There’s very little practical difference among these sticks in terms of the content you can watch. While Roku boasts of 1,800 channels, there are only a handful you’d ever actually watch. All three sticks cover popular services like Netflix, Hulu Plus, Amazon Prime Instant Video, and ESPN. And you can watch YouTube videos on each of them as well. Amazon doesn’t offer HBO Go yet, so if Game of Thrones is a must-watch, you’ll want to look elsewhere. And Comcast subscribers should note that the cable provider currently blocks HBO Go access to its customers on all Roku (and Sony Playstation) devices. Chromecast stands out in that you can cast web content from any computer that’s using Google’s Chrome browser. So for apps that Chromecast doesn’t directly support, like Amazon Instant Video for example, you can still enjoy a movie on your TV by launching Amazon’s site on your Mac or Windows machine. The Fire TV Stick, as you’d imagine, makes it very easy to find and watch content from Amazon’s own video service, and its speedy dual-core processor and large memory cache allow those movies and shows to start running almost immediately after you press play.

Verdict: For Amazon Prime subscribers, the Fire TV Stick offers the fastest way to find and watch Amazon’s free content. HBO subscribers will need either the Roku Streaming Stick or Chromecast to watch current fare like Game of Thrones. If you want to cast content from your computer, Chromecast is the option for you.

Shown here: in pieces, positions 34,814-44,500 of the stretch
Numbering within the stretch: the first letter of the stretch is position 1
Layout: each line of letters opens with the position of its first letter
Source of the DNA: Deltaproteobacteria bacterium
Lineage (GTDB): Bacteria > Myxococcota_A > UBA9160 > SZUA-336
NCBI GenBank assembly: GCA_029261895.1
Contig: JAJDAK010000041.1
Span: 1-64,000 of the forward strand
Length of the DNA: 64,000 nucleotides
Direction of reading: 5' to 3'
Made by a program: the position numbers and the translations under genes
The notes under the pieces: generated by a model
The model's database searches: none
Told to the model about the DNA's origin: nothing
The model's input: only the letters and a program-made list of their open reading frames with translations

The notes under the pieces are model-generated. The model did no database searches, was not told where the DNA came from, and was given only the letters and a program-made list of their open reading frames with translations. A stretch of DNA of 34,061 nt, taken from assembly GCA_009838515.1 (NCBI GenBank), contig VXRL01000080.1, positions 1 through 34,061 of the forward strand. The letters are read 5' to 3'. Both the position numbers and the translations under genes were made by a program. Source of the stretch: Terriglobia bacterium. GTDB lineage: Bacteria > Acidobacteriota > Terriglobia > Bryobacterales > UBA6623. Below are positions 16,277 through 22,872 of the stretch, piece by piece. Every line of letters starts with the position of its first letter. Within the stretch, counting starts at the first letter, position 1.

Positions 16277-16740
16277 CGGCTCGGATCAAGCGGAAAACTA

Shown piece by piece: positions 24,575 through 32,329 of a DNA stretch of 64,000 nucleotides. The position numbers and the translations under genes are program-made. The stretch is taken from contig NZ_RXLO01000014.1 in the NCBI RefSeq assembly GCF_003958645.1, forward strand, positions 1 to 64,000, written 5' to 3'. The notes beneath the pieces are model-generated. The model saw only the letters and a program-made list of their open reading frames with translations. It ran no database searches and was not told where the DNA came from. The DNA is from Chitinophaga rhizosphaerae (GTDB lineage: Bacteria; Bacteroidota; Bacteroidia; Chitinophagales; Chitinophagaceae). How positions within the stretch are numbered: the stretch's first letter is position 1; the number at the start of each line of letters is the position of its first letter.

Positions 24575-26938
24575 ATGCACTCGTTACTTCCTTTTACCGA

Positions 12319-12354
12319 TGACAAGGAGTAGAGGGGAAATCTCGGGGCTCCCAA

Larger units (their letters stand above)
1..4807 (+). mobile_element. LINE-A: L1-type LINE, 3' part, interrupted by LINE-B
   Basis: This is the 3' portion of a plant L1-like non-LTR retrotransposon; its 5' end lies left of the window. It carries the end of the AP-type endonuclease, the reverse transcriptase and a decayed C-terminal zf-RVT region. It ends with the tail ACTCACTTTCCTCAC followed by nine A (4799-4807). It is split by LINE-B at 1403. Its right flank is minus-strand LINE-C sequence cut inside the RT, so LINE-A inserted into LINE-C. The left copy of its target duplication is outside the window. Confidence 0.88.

Usability and price

Don’t be fooled by product shots showing a cord-free streaming setup. These sticks all need to draw power. If your TV has a USB port, you can use that. Doing so, however, means that the stick must power up every time you turn on the TV, a process that can take  several seconds. For the most seamless performance you’ll need to use a good old AC wall adapter (included) plugged into an outlet. These sticks are all around 3 inches in length, something to be aware of if you have a wall-mounted TV with rear-facing ports. Fortunately, both the Chromecast and Fire TV sticks come with HDMI extenders that bend so the sticks can hang vertically, taking up less space. If you bought a dual band wireless router to prevent interference with your Wi-Fi connection, you’ll lose that benefit with the Chromecast which only operates on the lower2.4 GHz band.

Roku’s Streaming Stick is the most expensive of the three. If you want to setup streaming access for multiple TVs in your house, its $50 price tag can add up. Google priced Chromecast very aggressively, and at $35 it often ranks as the top-selling electronics product on Amazon, a fact that surely influenced the Fire TV Stick’s $39 price.

Verdict: If you’re looking to buy more than one, $35 for the Chromecast is hard to pass up as long as you don’t need dual band Wi-Fi.

In the end, the choice of which one to buy depends largely on your preference for a physical versus smartphone app remote and whether you’re an Amazon Prime member. No matter which stick you decide to get you’ll be able to enjoy a wealth of movies and TV shows and likely come one step closer to getting rid of cable altogether.